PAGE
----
US oil firms tell OPEC their growth will slow

The logo of the Organization of the Petroleum Exporting Countries is seen at OPEC's headquarters in Vienna, Austria, December 5, 2018. (Reuters)
Updated 23 January 2019

US oil firms tell OPEC their growth will slow

  • The United States has overtaken Russia and Saudi Arabia to become the world’s biggest crude producer
  • OPEC’s forecasts and even US government predictions have repeatedly underestimated US output growth

DAVOS: US oil producers sought on Wednesday to soothe OPEC’s worries about losing market share, telling the group that investors in the US firms wanted a reduction in growth and higher payouts.
The Organization of the Petroleum Exporting Countries and non-OPEC allies such as Russia have cut output since 2017 to support oil prices, while watching producers in the United States, which is not party to the cuts, drive up production.
The United States has overtaken Russia and Saudi Arabia to become the world’s biggest crude producer. Output is approaching 12 million barrels per day (bpd).
OPEC’s forecasts and even US government predictions have repeatedly underestimated US output growth.
The bosses of US firms Occidental Petroleum and Hess Corp, attending a session at the World Economic Forum in Davos, said that growth of US shale oil output would slow.
The session was a rare occasion when US producers and an OPEC representative, OPEC Secretary-General Mohammed Barkindo, sat on the same panel.
“I believe not as much money will be pouring into the Permian basin this time. I believe investors will hold companies accountable for returns and a lot of this didn’t happen previously,” Occidental Chief Executive Vicki Hollub said.
Echoing her comments, Hess Corp. founder and Chief Executive John Hess said shale production now accounted for about 6 percent of global production. “It will probably go up to 10 percent by mid-decade but then it flattens out,” he said.
But he added that US resources would start to degrade. “Shale is not the next Saudi Arabia. It is an important short-cycle component,” he said.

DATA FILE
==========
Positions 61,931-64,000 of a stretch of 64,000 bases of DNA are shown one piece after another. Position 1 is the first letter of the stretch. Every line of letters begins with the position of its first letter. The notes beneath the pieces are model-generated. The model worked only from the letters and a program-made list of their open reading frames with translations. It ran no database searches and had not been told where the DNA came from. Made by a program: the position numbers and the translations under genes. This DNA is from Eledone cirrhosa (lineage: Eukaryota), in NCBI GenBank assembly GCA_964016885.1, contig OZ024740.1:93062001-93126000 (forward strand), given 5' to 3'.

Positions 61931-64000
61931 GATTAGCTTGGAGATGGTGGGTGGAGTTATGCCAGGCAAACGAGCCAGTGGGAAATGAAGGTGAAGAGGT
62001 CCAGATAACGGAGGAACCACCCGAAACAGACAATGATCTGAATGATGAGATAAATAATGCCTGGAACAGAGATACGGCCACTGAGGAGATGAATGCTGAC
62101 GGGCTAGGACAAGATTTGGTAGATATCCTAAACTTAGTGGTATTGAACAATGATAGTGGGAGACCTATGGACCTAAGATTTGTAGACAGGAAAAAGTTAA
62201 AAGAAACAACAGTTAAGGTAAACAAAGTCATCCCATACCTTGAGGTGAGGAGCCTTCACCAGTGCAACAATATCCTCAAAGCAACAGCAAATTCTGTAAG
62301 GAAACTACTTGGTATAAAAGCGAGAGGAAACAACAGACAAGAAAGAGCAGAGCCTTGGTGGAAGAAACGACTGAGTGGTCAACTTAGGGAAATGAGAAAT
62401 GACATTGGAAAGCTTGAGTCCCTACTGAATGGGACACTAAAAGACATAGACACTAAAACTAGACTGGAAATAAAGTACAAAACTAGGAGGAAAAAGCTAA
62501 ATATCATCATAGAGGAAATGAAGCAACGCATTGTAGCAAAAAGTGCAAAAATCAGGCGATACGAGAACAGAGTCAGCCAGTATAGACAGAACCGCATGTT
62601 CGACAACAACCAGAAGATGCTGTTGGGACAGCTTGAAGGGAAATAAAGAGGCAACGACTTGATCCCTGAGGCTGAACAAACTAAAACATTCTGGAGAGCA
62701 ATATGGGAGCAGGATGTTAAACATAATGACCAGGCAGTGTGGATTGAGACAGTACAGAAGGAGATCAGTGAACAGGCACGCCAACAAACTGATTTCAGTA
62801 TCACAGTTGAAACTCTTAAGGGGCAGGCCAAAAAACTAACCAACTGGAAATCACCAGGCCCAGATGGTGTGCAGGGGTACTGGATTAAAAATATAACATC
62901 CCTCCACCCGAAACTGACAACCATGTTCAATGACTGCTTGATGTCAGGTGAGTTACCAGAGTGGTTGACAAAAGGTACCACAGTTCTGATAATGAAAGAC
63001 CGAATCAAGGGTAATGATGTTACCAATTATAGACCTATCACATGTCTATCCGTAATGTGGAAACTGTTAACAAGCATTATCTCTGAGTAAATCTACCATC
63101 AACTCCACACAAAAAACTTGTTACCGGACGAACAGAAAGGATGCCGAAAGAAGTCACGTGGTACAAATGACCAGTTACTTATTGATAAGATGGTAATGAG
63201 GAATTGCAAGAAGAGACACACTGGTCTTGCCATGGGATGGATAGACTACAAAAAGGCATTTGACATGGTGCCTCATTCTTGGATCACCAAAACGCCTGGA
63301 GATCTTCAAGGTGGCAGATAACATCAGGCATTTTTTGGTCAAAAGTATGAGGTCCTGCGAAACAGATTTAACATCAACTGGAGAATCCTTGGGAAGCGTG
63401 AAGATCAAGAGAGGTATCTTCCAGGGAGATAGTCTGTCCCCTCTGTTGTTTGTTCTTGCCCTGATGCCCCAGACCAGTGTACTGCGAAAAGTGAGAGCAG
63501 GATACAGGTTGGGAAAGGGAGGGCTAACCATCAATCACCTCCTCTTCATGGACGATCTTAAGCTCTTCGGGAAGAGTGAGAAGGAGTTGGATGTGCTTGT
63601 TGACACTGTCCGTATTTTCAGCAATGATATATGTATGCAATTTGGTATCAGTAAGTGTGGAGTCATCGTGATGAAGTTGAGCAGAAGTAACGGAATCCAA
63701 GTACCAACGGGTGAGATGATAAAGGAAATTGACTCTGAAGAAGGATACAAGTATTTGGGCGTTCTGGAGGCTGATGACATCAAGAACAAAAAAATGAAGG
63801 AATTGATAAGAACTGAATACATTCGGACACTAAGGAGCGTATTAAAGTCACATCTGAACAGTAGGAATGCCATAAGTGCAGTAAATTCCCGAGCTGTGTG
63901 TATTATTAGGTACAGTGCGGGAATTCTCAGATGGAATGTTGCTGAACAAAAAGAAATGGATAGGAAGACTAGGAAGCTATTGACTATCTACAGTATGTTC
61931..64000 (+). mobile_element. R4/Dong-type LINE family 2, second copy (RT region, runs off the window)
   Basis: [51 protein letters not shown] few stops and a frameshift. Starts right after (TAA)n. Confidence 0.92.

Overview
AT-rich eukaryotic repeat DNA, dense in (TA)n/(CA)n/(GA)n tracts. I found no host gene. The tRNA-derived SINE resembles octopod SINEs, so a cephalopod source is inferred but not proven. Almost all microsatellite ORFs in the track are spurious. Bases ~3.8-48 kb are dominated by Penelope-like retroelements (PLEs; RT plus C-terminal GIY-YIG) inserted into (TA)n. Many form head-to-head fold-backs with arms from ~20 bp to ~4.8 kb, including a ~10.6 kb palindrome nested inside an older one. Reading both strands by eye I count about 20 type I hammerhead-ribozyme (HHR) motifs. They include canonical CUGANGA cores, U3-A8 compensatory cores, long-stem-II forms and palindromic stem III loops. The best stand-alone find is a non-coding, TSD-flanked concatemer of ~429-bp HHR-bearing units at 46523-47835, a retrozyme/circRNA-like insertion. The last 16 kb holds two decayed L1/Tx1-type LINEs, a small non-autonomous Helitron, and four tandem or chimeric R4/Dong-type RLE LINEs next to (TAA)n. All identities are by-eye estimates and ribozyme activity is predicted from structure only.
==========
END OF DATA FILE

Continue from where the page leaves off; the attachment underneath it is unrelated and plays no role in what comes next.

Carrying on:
US President Donald Trump has repeatedly criticized OPEC for manipulating prices and demanded several times last year that the group bring them down. He has also praised OPEC, and its de facto leader Saudi Arabia, when prices have fallen.
Oil prices surged above $86 a barrel in October, but have since slipped back. On Wednesday, Brent was about $62.
Barkindo said OPEC aimed to balance supply and demand and had helped the United States by rescuing its oil industry from ultra-low oil prices.
“The oil industry is under siege globally,” Barkindo said, adding that OPEC wanted to talk more regularly to US producers to understand their industry better even if they could not participate in any OPEC-led production cuts.
In response, Hess said: “OPEC plays a very important role in stabilising the market and those efforts need to be recognized.”
Fatih Birol, the head of the International Energy Agency, which represents industrialized nations, said most forecasts were still underestimating US oil production growth.
“There is a huge potential in the US,” Birol told Reuters, adding that the United States could raise output by another 10 million bpd in the next decade.


Russian and Chinese investors in talks about Saudi Aramco IPO involvement

Updated 51 min 40 sec ago

Russian and Chinese investors in talks about Saudi Aramco IPO involvement

  • The initial public offering of the world’s biggest oil company is reaching a critical phase

RIYADH: Russian and Chinese investors are keen to get involved in the international element of the forthcoming initial public offering of Saudi Aramco, according to Kirill Dmitriev, the chief executive of the Russian Direct Investment Fund (RDIF).

Dmitriev told Arab News: “I would say that some Russian investors are interested. For the sovereign wealth fund (RDIF) to get invest in the Aramco IPO is still under discussion. We also have our Russia-China Investment Fund, and we have interest from Chinese investors to get involved in the Aramco IPO. We are still in discussion with our Chinese partners, and with our Russian investors.

“We are thinking what would be the different opportunities, given the interests of China and given the interest of some of the Russian investors. We will have to see how some of the details go, and nothing has been finalized, but there is definitely interest from some Russian and Chinese investors,” Dmitriev added.

The IPO of the world’s biggest oil company is reaching a critical phase, with some observers expecting the formal announcement of a listing on Tadawul just days away. Having a foreign sovereign investor, as well as a listing on a foreign stock exchange, could be a part of the later strategy to sell around 5 per cent of the state-owned company to private investors.

Dmitriev was speaking on the sidelines of the Saudi Russia CEO Forum in Riyadh, a meeting of top businessmen for both countries to coincide with the visit of President Putin.